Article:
Now there’s one more reason to bow before the might of WordPress 3MultiSite/MultiUser support!

WordPress 3+ comes packed with the core of WordPress Multi-User (also known as WPMU) built in it. It allows you to run multiple blogs and have a ‘site of sites’ or a ‘network of sites’ within one installation, thus the name ‘MultiSite’ or WordPress MS. Creating, Maintaining and Removing sites, Managing user roles is very simple with the interface provided in your Administration area. However, the multi-site support is not enabled by default. There are a few easy steps you need to follow in order to enable multi-site support.

Here’s how you do it:
Open your ‘wp-config.php‘ file with the editor of your choice. (If you are running WordPress locally on a Windows machine, it should be in ‘C:\wamp\www\wordpress’)
Next, add the following lines to the ‘wp-config.php’ file:

define(‘WP_ALLOW_MULTISITE’, true);

This line will enable the option ‘Network’ under the ‘Tools’ menu in your administration area. Clicking on ‘Network’ will take you to the network creation/installation page. There are a few details to be entered on this page. The name of your network, admin email etc. If you are running it locally, then the first detail here would be ‘Sub-directory install’.

Clicking on ‘install’ will take you to the ‘Enabling the Network’ sub page.
This page displays all the instructions you need to follow in order to complete your network installation. I will summarize them here.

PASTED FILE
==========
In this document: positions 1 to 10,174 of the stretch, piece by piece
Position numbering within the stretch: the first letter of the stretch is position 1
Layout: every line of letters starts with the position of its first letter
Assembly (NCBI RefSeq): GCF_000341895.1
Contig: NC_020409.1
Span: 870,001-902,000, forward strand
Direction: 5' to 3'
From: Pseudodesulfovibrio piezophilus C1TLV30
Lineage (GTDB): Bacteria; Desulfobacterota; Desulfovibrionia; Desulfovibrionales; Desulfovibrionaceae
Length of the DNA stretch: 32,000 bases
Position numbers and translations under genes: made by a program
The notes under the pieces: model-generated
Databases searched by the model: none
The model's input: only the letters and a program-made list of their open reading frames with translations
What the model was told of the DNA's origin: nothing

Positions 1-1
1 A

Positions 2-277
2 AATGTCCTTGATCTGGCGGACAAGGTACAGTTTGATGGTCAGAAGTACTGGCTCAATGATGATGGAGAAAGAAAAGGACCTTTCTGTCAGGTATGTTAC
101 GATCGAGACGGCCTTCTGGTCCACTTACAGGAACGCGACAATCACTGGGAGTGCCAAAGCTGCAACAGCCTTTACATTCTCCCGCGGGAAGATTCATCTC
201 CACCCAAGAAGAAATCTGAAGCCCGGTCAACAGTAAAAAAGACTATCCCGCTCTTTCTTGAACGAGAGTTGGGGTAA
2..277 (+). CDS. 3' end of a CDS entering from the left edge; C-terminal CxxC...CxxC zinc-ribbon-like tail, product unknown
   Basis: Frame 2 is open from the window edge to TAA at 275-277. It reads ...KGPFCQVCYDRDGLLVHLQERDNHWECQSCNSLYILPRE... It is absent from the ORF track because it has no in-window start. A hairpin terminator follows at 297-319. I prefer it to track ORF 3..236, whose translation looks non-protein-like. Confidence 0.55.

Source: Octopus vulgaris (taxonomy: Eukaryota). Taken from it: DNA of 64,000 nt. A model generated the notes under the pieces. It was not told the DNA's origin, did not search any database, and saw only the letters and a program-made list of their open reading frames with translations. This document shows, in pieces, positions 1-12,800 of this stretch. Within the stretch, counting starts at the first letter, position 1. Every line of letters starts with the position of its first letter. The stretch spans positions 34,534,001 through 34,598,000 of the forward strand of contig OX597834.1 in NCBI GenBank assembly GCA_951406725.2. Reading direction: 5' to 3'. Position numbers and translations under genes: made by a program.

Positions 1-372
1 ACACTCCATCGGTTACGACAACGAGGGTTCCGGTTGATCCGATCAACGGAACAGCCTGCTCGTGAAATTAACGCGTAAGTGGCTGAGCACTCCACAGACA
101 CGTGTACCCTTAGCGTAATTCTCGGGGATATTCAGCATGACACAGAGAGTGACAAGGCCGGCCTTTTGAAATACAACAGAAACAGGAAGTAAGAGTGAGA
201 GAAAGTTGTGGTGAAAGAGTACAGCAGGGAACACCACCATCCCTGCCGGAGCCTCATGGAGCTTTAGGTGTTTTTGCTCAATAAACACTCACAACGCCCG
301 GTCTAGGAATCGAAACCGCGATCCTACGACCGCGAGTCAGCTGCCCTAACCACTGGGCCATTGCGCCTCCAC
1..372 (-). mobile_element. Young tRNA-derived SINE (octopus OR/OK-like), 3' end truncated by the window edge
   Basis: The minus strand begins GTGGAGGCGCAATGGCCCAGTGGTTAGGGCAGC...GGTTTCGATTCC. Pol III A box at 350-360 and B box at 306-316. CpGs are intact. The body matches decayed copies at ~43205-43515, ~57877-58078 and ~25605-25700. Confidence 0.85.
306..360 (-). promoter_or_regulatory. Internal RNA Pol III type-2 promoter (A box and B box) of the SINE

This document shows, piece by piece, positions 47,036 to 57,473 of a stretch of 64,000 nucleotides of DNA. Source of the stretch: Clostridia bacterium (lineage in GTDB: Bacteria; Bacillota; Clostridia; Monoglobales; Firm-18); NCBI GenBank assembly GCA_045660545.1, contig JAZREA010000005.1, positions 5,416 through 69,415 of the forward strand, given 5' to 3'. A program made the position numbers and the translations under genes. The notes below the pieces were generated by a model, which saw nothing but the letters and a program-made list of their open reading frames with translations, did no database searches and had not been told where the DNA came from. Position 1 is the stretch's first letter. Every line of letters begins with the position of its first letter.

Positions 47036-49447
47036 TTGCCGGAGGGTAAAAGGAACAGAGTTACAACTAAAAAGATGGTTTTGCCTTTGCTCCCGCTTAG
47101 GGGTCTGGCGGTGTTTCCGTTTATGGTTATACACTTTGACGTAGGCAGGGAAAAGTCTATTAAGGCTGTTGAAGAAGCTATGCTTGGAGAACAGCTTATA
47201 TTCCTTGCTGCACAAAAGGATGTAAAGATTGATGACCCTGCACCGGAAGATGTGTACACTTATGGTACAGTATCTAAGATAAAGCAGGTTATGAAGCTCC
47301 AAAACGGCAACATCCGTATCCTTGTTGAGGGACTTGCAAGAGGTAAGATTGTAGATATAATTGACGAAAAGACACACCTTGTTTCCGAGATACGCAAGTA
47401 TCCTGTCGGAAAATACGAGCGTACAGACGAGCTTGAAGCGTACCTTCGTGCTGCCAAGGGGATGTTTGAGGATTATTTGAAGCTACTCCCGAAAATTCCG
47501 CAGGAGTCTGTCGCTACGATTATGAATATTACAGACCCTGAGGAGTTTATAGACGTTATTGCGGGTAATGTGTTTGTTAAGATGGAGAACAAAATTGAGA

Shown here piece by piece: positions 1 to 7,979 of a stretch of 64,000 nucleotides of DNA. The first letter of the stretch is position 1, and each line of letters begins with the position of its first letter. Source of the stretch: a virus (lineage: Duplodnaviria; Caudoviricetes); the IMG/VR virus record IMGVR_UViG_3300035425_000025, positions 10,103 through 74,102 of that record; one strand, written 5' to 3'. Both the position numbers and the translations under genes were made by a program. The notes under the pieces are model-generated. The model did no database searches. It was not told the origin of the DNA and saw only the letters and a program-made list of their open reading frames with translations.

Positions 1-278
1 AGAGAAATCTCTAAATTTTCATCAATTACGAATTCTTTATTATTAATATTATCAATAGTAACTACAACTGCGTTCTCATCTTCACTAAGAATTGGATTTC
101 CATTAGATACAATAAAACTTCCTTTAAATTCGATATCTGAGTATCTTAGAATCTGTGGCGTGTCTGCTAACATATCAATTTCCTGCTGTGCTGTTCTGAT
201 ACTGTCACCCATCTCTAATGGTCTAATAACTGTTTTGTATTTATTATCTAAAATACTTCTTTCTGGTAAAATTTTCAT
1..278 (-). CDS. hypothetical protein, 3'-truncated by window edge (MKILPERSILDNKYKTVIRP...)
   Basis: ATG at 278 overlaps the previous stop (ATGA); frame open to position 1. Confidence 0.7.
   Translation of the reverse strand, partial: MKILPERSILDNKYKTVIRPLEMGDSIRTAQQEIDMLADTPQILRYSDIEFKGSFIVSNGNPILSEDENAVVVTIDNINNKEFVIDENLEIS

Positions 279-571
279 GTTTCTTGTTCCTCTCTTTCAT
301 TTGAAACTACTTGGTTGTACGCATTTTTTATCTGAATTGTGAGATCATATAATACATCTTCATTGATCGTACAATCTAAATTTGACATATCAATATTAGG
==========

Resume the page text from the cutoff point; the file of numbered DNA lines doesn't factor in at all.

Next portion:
You will first have to back-up your ‘wp-config.php’ and your ‘.htaccess’ files. i. e. Duplicate those already present and rename them to something understandable (I renamed them as ‘wp-config-original.php’ and ‘.htacces_original’). One thing to know, if the installation is local, then there is a possibility that you won’t have an .htaccess file (none of my installations had them!). In such a case, don’t look for it, just make a new .htaccess file. We’ll get to the creation of the .htaccess file in a while.

Next step is to create a new folder named ‘blogs.dir’ inside your ‘wp-content’ folder (C:\wamp\www\wordpress\wp-content). This folder will hold the uploaded content/media for your sites.

You’ll see a lot of generated code on the ‘Enabling the Network’ page. It is based on your configuration. Mine is here:
define( ‘MULTISITE’, true );
define( ‘SUBDOMAIN_INSTALL’, false );
$base = ‘/wordpress/’;
define( ‘DOMAIN_CURRENT_SITE’, ‘localhost’ );
define( ‘PATH_CURRENT_SITE’, ‘/wordpress/’ );
define( ‘SITE_ID_CURRENT_SITE’, 1 );
define( ‘BLOG_ID_CURRENT_SITE’, 1 );

You have to copy this code and paste it in your new copy of ‘wp-config.php’ (not the one you duplicated and renamed!). It should be before the commented line that reads,
/* That’s all, stop editing! Happy blogging. */

Copy the mod_rewrite rules generated for your configuration and paste them in the .htaccess file which should be in your wordpress root folder.
Like I said, you should create a new .htaccess file if it isn’t already present. You can test it right-away. Just create a new file through your editor and put in some lines of gibberish and save it as .htaccess in your wordpress root folder (where your wp-config.php is located). Next, visit your site from a new tab in your browser. If your server successfully reads the .htaccess file we just created, you should get an ‘Internal server error’ or ‘Error 500’. Thats it. You have your .htaccess file. Paste the mod_rewrite rules and replace anything that was originally there in the .htaccess file. Save it and log out of your wp-admin.

Login again into your WordPress admin, and if everything went correct, you should see a ‘Super Admin’ section at the very top with the keys icon, even above ‘Dashboard’.

More about the Super Admin section in my next posts!

By rutwick

Leave a Reply

Your email address will not be published. Required fields are marked *